brain areas of nonhumans, giving rise to very similar behavioural manifestations.
The fundamental proof of the presence of executive functions in nonhumans, in
their various behavioural expressions, is the prominent flexibility that these species
display across a wide range of socioecological interactions. The ability to choose
between options and form a decision on the basis of those available testifies to the
fact that nonhuman individuals are aware of the various options that are accessible to
them in the first place. Flexible innovative behavioural solutions are now common
across widely differing taxa. Tool making, for example, requires insight into the
problem, creating a mental map of the possible solutions, abstracting a particular
tool to solve the problem at hand appropriately – often by using unrelated objects –
and executing the task successfully; all these essential steps in the process require
all the attributes of executive functions, as discussed above. Tool making has now
been reported from fish, birds, elephants, macaques and apes at various levels of
complexity, both in the wild as well as in captivity (Hinde and Fisher 1951; Goodall
1964; Sinha 1997;Hartetal.2001; Matsuzawa 2001; Tonooka 2001; Chapell and
Kacelnik 2002; Laland and van Bergen 2003). In primate communication, to cite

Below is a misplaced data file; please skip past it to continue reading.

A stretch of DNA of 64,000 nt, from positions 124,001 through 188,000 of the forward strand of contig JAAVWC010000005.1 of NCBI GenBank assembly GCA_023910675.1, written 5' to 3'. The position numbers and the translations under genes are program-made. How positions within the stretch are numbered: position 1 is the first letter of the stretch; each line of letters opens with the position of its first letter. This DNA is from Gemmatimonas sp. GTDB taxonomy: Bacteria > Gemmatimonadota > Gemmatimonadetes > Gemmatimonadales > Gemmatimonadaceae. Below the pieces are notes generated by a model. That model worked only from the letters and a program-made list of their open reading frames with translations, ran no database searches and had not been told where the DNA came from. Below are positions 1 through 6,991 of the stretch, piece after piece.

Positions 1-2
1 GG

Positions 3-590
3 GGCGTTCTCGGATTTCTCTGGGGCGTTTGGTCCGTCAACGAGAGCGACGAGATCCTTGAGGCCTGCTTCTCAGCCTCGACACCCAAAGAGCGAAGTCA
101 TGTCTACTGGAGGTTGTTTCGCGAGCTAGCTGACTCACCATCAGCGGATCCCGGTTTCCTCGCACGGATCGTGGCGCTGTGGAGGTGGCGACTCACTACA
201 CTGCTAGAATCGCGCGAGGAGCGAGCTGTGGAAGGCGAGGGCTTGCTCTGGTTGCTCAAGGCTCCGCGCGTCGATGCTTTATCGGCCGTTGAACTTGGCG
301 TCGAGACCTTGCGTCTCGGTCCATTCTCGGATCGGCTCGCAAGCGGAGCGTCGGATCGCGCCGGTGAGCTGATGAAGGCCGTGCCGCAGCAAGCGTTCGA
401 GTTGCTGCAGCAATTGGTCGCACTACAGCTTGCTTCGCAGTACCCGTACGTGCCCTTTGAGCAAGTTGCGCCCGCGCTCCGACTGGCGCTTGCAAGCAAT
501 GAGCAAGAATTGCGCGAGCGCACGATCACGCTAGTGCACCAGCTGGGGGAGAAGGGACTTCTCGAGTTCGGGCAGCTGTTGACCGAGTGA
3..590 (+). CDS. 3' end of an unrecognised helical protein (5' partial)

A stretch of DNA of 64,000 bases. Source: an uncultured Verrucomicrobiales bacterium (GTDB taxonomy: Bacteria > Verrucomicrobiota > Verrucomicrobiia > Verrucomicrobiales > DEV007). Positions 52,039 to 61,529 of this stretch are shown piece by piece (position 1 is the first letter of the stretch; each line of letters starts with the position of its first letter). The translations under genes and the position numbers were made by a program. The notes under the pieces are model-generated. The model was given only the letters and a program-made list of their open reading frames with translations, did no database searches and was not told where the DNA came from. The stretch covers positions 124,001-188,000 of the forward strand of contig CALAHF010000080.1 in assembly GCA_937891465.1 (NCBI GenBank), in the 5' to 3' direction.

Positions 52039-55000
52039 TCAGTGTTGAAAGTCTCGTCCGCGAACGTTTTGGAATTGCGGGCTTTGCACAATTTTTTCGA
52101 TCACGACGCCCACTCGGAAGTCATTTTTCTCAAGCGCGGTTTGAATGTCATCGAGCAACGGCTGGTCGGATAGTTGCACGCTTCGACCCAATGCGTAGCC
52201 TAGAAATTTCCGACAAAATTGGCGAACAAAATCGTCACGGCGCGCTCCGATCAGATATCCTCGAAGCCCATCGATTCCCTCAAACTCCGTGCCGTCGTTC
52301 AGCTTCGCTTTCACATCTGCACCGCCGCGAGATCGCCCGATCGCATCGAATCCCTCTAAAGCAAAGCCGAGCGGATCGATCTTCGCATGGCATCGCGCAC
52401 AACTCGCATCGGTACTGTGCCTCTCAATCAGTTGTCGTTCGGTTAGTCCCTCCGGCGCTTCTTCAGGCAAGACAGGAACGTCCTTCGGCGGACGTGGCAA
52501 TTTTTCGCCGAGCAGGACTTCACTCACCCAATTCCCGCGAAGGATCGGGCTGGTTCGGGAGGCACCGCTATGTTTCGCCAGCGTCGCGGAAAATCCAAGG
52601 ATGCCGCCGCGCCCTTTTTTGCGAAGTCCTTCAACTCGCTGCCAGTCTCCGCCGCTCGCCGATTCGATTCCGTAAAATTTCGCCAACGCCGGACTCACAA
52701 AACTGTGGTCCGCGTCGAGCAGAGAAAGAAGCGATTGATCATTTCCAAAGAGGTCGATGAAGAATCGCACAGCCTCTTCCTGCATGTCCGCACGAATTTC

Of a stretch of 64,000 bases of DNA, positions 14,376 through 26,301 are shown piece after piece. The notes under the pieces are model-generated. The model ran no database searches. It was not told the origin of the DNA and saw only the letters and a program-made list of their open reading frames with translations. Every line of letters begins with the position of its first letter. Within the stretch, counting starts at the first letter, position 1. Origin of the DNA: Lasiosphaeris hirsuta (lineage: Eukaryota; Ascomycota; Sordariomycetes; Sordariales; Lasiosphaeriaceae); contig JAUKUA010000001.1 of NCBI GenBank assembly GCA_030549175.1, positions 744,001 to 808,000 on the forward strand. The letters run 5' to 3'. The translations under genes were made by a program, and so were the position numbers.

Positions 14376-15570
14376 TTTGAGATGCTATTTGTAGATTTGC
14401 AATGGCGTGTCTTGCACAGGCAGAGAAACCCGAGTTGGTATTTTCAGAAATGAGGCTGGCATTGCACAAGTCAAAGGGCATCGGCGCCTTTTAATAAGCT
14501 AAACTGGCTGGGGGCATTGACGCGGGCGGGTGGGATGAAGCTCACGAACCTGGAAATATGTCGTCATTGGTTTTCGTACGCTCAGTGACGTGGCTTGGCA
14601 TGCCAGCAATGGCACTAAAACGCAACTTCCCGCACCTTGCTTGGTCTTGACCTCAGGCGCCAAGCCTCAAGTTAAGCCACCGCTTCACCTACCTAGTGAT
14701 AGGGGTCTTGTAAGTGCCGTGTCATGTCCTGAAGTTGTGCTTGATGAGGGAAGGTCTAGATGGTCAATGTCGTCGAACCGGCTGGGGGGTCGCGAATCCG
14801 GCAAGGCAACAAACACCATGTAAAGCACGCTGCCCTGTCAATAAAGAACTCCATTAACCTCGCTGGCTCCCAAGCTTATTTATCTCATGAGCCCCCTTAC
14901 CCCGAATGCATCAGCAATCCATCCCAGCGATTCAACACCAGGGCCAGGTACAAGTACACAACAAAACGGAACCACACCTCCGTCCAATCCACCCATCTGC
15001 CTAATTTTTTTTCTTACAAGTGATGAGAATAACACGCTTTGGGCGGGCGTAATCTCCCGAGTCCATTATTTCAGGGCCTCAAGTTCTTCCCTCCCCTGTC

another example, there are reports of innovative use of gestures and calls as well as
the integration of pre-existing forms to produce new sequences of communicative
signals to achieve a novel task (Cartmill and Byrne 2007; Crockford et al. 2004;
Laidre 2008; Ouattara et al. 2009).
From a variety of behavioural manifestations, many strikingly innovative, to
their underlying neural correlates, nonhuman primates, in particular, appear to
display executive functional processes in different situations, thus narrowing the gap
between our and their cognitive abilities. Theoretically then, we are now confident
of drawing parallels between executive functions and consciousness in humans and
extending this relationship to nonhuman species to which we are evolutionarily
9 Executive Functions as a Path to Understanding Nonhuman Consciousness. . . 111
linked. In reality, however, even the description of consciousness-related mecha-
nisms in nonhuman taxa does not necessarily evoke the same conclusions as it does
for humans. This is possibly, as pointed out above, a legacy of the dubious Morgan’s
cannon that proposes simplified explanations to all animal behaviour instead